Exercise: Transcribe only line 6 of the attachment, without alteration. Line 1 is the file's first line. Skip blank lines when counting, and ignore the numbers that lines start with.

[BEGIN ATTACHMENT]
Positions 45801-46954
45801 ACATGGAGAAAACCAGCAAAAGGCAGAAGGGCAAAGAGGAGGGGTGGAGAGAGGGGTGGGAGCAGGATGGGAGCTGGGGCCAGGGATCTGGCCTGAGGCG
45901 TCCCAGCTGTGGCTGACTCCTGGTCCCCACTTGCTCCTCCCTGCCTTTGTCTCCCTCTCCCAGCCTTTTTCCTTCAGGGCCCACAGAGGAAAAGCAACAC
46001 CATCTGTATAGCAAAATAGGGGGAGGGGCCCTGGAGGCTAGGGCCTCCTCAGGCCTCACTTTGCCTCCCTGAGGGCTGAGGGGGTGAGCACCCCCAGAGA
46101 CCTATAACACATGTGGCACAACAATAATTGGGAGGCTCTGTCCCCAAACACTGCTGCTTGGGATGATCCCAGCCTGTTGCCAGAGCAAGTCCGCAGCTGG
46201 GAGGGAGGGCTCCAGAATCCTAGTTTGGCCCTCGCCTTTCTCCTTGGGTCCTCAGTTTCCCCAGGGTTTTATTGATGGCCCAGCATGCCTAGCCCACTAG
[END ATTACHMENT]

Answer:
46201 GAGGGAGGGCTCCAGAATCCTAGTTTGGCCCTCGCCTTTCTCCTTGGGTCCTCAGTTTCCCCAGGGTTTTATTGATGGCCCAGCATGCCTAGCCCACTAG